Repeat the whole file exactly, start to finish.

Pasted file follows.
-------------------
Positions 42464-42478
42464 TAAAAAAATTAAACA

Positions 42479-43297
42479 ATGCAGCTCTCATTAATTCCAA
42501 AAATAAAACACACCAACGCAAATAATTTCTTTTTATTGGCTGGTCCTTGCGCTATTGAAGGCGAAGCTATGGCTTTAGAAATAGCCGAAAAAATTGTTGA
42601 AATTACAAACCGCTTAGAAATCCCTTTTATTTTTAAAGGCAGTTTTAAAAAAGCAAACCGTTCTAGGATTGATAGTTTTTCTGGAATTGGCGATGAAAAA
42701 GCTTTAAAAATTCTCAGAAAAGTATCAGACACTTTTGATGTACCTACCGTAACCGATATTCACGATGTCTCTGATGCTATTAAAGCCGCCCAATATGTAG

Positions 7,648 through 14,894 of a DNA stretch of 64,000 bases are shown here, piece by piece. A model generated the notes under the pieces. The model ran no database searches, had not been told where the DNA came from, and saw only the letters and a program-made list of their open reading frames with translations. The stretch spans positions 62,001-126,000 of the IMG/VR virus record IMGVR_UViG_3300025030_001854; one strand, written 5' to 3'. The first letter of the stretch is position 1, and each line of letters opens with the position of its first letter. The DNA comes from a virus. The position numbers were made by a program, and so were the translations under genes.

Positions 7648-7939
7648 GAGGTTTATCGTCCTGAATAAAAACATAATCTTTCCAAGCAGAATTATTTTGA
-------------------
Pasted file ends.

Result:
Positions 42464-42478
42464 TAAAAAAATTAAACA

Positions 42479-43297
42479 ATGCAGCTCTCATTAATTCCAA
42501 AAATAAAACACACCAACGCAAATAATTTCTTTTTATTGGCTGGTCCTTGCGCTATTGAAGGCGAAGCTATGGCTTTAGAAATAGCCGAAAAAATTGTTGA
42601 AATTACAAACCGCTTAGAAATCCCTTTTATTTTTAAAGGCAGTTTTAAAAAAGCAAACCGTTCTAGGATTGATAGTTTTTCTGGAATTGGCGATGAAAAA
42701 GCTTTAAAAATTCTCAGAAAAGTATCAGACACTTTTGATGTACCTACCGTAACCGATATTCACGATGTCTCTGATGCTATTAAAGCCGCCCAATATGTAG

Positions 7,648 through 14,894 of a DNA stretch of 64,000 bases are shown here, piece by piece. A model generated the notes under the pieces. The model ran no database searches, had not been told where the DNA came from, and saw only the letters and a program-made list of their open reading frames with translations. The stretch spans positions 62,001-126,000 of the IMG/VR virus record IMGVR_UViG_3300025030_001854; one strand, written 5' to 3'. The first letter of the stretch is position 1, and each line of letters opens with the position of its first letter. The DNA comes from a virus. The position numbers were made by a program, and so were the translations under genes.

Positions 7648-7939
7648 GAGGTTTATCGTCCTGAATAAAAACATAATCTTTCCAAGCAGAATTATTTTGA